Winter, 10th month, 11th day. The Imperial concubine was buried. After this the Emperor, vexed with himself that he had not appeased the divine curse, and had so caused the death of the Imperial concubine, again sought to ascertain where the fault lay. Some one said:—"The Kimi of the Cart-keepers went to the Land of Tsukushi, where he held a review of all the (XII. 10.) Cart-keepers' Be, and he took along with them the men allotted to the service of the Deities. This must surely be the offence." The Emperor straightway summoned to him the Kimi of the Cart-keepers and questioned him. The facts having been ascertained, the Emperor enumerated his offences, saying:—"Thou, although only Kimi of the Cart-keepers, hast arbitrarily appropriated the subjects of the Son of Heaven. This is one offence. Thou didst wrongfully take them, comprising them in the Cart-keepers' Be after they had been allotted to the service of the Gods of Heaven and Earth. This is a second offence." So he imposed on him the expiation of evil and the expiation of good, and sent him away to Cape Nagasa, there to perform the rites of expiation. After he had done so, the Emperor commanded him, saying:—"Henceforward thou mayest not have charge of the Cart-keepers' Be of Tsukushi." So he confiscated them all, and allotted them anew, giving them to the three Deities.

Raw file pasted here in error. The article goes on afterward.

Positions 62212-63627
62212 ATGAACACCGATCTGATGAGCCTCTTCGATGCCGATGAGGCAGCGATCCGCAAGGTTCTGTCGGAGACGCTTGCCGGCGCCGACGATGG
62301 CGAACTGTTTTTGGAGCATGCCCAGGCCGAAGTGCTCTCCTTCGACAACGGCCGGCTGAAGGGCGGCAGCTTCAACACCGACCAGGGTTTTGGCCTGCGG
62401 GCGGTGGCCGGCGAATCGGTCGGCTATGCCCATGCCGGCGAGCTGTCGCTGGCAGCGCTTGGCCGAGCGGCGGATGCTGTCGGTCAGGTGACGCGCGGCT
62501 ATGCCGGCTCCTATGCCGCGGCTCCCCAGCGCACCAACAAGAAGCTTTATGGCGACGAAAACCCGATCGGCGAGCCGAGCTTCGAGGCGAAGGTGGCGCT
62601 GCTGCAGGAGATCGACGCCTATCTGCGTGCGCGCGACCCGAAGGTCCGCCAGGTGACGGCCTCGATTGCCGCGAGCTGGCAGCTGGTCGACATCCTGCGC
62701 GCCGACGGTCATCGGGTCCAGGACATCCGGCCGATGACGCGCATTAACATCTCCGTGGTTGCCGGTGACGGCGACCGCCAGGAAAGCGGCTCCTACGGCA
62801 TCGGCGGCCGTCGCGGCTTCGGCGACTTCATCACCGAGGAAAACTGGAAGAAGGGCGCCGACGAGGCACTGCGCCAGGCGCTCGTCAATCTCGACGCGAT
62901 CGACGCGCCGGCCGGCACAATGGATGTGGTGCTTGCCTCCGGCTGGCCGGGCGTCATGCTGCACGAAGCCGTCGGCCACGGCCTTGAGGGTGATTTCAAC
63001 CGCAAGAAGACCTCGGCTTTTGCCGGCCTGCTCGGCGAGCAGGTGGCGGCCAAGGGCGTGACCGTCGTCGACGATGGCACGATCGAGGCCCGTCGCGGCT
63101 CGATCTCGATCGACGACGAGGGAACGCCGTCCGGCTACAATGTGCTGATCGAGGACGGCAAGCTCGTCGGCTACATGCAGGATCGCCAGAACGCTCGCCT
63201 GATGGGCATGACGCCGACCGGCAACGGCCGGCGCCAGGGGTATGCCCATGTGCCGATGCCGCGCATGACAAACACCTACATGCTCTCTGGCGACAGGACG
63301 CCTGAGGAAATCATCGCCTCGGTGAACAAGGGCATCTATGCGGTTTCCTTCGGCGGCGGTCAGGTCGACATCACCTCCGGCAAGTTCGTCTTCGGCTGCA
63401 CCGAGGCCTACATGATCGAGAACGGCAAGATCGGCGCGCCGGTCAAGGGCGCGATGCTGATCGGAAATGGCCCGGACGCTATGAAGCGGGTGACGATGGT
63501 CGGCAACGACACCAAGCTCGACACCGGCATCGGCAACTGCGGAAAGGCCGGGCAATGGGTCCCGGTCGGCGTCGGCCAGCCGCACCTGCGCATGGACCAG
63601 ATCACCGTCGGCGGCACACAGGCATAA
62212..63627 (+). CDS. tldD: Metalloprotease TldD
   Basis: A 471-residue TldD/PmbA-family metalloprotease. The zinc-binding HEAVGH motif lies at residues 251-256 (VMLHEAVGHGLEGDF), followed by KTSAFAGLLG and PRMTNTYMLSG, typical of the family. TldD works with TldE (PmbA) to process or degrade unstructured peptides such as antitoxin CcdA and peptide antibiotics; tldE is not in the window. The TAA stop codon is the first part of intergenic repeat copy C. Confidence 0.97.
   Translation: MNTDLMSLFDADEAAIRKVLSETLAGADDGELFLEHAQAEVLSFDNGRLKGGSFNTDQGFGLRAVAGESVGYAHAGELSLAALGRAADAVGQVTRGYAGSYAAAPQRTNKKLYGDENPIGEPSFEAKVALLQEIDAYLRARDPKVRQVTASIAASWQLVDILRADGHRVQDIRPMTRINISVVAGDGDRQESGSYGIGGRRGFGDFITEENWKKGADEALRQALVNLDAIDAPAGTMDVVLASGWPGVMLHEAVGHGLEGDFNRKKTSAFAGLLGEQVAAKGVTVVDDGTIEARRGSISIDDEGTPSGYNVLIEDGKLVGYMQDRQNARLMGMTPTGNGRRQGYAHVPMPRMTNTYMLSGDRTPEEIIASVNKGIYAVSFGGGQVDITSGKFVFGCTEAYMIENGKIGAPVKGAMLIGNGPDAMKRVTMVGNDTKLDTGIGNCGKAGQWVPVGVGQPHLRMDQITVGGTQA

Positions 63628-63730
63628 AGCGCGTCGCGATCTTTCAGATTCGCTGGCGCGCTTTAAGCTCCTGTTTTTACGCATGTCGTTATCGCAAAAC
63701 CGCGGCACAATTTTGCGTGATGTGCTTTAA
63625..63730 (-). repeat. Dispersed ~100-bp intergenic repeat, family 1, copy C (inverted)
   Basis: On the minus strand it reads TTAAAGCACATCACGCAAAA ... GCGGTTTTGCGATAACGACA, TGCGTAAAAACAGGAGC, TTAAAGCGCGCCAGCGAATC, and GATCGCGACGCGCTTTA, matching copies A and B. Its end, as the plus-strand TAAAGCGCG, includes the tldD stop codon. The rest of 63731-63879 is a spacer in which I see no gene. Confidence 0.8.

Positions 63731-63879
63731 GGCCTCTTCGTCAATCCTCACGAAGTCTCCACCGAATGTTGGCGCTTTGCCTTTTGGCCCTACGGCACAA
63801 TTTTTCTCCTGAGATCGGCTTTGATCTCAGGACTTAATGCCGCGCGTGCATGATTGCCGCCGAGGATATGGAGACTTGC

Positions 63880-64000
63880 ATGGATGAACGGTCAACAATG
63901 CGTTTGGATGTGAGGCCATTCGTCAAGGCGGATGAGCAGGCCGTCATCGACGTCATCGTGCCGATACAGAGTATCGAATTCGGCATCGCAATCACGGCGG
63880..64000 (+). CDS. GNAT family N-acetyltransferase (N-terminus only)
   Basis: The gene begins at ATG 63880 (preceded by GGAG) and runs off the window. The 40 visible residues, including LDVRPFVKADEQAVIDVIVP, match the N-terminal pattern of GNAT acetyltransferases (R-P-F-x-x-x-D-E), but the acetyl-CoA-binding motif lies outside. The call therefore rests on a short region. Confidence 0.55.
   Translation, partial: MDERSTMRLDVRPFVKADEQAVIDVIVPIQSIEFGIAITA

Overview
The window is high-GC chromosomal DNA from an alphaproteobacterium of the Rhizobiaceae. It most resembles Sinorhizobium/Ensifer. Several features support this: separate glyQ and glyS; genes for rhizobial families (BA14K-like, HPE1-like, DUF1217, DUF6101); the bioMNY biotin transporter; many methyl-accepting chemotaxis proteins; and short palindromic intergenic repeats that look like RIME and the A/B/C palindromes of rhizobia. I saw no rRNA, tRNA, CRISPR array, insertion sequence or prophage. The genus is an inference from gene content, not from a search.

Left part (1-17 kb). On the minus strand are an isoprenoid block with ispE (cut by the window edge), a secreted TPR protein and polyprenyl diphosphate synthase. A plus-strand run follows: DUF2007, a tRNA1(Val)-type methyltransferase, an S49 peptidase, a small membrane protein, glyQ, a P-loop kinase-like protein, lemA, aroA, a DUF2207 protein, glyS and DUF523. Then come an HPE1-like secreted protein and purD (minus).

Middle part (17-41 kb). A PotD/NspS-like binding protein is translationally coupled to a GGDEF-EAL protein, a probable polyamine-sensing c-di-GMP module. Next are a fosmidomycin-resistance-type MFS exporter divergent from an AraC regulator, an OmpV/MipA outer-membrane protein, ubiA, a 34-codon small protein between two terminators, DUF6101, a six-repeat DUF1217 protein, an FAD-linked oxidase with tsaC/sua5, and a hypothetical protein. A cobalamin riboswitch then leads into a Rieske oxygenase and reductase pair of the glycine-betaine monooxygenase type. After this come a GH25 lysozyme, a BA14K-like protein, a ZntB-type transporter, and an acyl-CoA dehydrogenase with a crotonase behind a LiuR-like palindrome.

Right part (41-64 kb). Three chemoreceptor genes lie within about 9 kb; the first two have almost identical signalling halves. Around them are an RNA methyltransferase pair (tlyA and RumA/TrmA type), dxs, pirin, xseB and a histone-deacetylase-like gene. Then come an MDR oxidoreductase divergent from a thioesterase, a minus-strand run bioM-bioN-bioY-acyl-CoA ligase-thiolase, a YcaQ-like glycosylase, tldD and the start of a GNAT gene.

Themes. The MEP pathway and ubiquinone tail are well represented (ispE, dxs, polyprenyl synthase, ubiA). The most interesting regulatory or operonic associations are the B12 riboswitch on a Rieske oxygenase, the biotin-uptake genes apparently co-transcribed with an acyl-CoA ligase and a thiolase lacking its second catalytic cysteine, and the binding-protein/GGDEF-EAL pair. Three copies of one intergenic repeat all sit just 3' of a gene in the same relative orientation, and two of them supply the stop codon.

A.D. 405. 6th year, Spring, 1st month, 6th day. The Imperial Princess Hatahi of Kusaka was appointed Empress.
9th day. A Treasury was instituted and a Treasury Be established.
2nd month, 1st day. The Emperor sent for Futohime no Iratsume and Takatsuru no Iratsume, daughters of Prince Funashi wake, and having bestowed them in the Empress's (XII. 11.) palace, made them both his concubines. Upon this the two concubines lamented continually, saying:—"Alas! Whither has the Prince, our elder brother, gone?" The Emperor heard their lamentation, and inquired of them, saying:—"Why do ye lament?" They answered and said:—"Thy handmaidens' elder brother, Prince Washizumi, is strong and nimble. Alone he has taken a running leap over an eight-fathom house, and gone away. Many days have passed that we have not spoken to him face to face. Therefore do we lament." The Emperor was pleased to hear of his great strength, and sent for him. But he would not come. Again messenger after messenger was sent to summon him, but still he would not come, and continued to reside in the village of Suminoye. After this the Emperor ceased to demand his presence. He was the first ancestor of the two houses of the Miyakko of Sanuki and the Wake of Ashikuhi in Aha.